Last autumn, the University of Washington Bothell’s School of Nursing & Health Studies launched a program for health care professionals to improve their proficiency in topics relevant to the interdisciplinary field of behavioral and mental health.
The timing could not have been better: Mental health issues were common pre-pandemic and have been significantly exacerbated since COVID-19 spread across the world, according to research published in JAMA Psychiatry.
The educational program, developed in partnership with the University of Alaska Anchorage and Providence Medical Center Alaska, covers the most common behavioral health issues that workers face every day.
“It’s very typical in mental and behavioral health training to produce more specialists,” said Dr. Shari Dworkin, dean of NHS. “But in fact, entry-level health care employees face the significant majority of behavioral and mental health issues in their workplaces and don’t have the specific training to handle those issues that arise.
“We believed it was of paramount importance to disseminate this knowledge and skill base to the health care sector.”
Pioneered in Alaska
UW Bothell and partners chose to launch this first iteration of the behavioral health program in Alaska in part due to the state’s high prevalence of mental illness and limited access to care. Providence provided funds to develop the curriculum and incentivized participation through employee educational reimbursement and salary increases for employees who completed the online training.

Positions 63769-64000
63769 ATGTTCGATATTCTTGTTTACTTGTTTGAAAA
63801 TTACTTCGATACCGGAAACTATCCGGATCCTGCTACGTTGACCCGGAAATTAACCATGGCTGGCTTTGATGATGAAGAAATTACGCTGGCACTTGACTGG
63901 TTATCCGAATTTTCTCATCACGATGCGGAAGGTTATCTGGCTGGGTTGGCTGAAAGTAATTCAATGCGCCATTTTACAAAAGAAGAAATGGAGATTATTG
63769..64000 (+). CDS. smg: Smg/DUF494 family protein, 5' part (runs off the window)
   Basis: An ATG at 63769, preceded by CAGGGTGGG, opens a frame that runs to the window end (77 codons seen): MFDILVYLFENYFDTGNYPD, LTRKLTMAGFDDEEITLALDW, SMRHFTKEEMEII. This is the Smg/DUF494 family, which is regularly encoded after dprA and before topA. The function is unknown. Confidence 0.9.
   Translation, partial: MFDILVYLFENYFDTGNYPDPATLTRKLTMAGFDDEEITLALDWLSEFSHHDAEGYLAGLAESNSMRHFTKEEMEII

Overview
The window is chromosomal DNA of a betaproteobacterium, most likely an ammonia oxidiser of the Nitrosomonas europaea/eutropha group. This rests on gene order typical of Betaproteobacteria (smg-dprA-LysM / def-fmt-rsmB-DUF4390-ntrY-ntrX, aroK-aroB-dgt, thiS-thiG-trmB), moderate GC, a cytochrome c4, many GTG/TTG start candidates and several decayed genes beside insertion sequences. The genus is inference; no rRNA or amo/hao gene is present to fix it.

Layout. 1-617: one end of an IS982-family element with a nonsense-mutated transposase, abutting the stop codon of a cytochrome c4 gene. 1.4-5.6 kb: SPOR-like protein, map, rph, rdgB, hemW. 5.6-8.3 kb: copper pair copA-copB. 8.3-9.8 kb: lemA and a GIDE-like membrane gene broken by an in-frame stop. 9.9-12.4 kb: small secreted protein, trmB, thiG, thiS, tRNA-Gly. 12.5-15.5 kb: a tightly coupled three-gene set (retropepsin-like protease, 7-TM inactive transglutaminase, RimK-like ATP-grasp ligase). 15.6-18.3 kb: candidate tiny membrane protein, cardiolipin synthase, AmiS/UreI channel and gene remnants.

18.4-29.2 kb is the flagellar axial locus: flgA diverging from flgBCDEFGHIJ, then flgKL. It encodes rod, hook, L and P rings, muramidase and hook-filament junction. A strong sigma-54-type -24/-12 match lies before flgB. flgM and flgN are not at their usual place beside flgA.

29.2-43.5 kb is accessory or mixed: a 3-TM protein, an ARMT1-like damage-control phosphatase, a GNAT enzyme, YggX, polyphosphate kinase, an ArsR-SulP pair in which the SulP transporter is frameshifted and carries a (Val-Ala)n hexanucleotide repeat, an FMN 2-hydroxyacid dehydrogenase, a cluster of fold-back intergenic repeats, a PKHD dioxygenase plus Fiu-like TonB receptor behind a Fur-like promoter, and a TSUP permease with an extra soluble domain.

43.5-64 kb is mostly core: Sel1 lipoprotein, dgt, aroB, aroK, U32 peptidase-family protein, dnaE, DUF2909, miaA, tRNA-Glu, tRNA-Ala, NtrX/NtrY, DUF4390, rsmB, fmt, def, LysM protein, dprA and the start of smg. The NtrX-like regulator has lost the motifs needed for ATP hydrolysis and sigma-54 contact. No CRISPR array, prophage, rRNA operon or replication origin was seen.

“It will make a big difference over time in the ability to identify and triage patients with behavioral health issues,” said Dr. Preston Simmons, CEO of Providence of Health & Services in Alaska and a member of UW Bothell’s Advisory Board. “This was a needed element in workforce development, and I’m proud to say the University of Washington Bothell stepped forth to help with that effort.”
Data from a pre-program survey administered to those who signed up for the program showed they did not have the knowledge, skills or confidence to handle behavioral health issues in their daily work lives.
“As a clinical support tech in the newborn intensive care unit, I encounter many parents with different behavioral issues, and the environment in general can be stressful,” said Lovelyn Marquez, a Providence employee from the cohort. “I wanted training to have a better understanding of the behaviors and be able to serve patients compassionately and efficiently, and also to take care of myself and my family and friends.”
Personalized by design